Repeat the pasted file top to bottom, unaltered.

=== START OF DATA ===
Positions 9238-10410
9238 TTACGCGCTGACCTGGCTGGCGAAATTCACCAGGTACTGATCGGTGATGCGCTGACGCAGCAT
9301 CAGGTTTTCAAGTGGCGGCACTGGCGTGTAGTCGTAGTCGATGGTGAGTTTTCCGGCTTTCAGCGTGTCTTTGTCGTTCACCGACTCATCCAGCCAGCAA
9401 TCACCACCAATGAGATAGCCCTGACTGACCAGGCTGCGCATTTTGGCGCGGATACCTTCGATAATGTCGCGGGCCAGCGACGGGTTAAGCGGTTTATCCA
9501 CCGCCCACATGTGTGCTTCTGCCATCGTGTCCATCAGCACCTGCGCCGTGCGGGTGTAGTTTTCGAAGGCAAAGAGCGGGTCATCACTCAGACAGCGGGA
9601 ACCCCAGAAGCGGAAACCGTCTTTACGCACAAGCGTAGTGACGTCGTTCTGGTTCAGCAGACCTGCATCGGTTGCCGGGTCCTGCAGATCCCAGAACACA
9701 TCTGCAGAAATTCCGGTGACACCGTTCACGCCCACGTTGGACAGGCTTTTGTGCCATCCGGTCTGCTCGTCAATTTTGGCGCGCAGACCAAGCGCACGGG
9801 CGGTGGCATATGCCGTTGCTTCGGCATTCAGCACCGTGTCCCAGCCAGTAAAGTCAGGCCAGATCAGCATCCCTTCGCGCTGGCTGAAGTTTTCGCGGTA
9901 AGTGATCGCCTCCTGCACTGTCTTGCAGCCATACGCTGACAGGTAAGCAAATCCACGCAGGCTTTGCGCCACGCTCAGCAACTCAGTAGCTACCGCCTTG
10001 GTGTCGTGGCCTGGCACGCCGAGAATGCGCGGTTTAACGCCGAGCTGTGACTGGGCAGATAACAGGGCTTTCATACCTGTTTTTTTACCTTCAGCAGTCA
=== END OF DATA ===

Positions 9238-10410
9238 TTACGCGCTGACCTGGCTGGCGAAATTCACCAGGTACTGATCGGTGATGCGCTGACGCAGCAT
9301 CAGGTTTTCAAGTGGCGGCACTGGCGTGTAGTCGTAGTCGATGGTGAGTTTTCCGGCTTTCAGCGTGTCTTTGTCGTTCACCGACTCATCCAGCCAGCAA
9401 TCACCACCAATGAGATAGCCCTGACTGACCAGGCTGCGCATTTTGGCGCGGATACCTTCGATAATGTCGCGGGCCAGCGACGGGTTAAGCGGTTTATCCA
9501 CCGCCCACATGTGTGCTTCTGCCATCGTGTCCATCAGCACCTGCGCCGTGCGGGTGTAGTTTTCGAAGGCAAAGAGCGGGTCATCACTCAGACAGCGGGA
9601 ACCCCAGAAGCGGAAACCGTCTTTACGCACAAGCGTAGTGACGTCGTTCTGGTTCAGCAGACCTGCATCGGTTGCCGGGTCCTGCAGATCCCAGAACACA
9701 TCTGCAGAAATTCCGGTGACACCGTTCACGCCCACGTTGGACAGGCTTTTGTGCCATCCGGTCTGCTCGTCAATTTTGGCGCGCAGACCAAGCGCACGGG
9801 CGGTGGCATATGCCGTTGCTTCGGCATTCAGCACCGTGTCCCAGCCAGTAAAGTCAGGCCAGATCAGCATCCCTTCGCGCTGGCTGAAGTTTTCGCGGTA
9901 AGTGATCGCCTCCTGCACTGTCTTGCAGCCATACGCTGACAGGTAAGCAAATCCACGCAGGCTTTGCGCCACGCTCAGCAACTCAGTAGCTACCGCCTTG
10001 GTGTCGTGGCCTGGCACGCCGAGAATGCGCGGTTTAACGCCGAGCTGTGACTGGGCAGATAACAGGGCTTTCATACCTGTTTTTTTACCTTCAGCAGTCA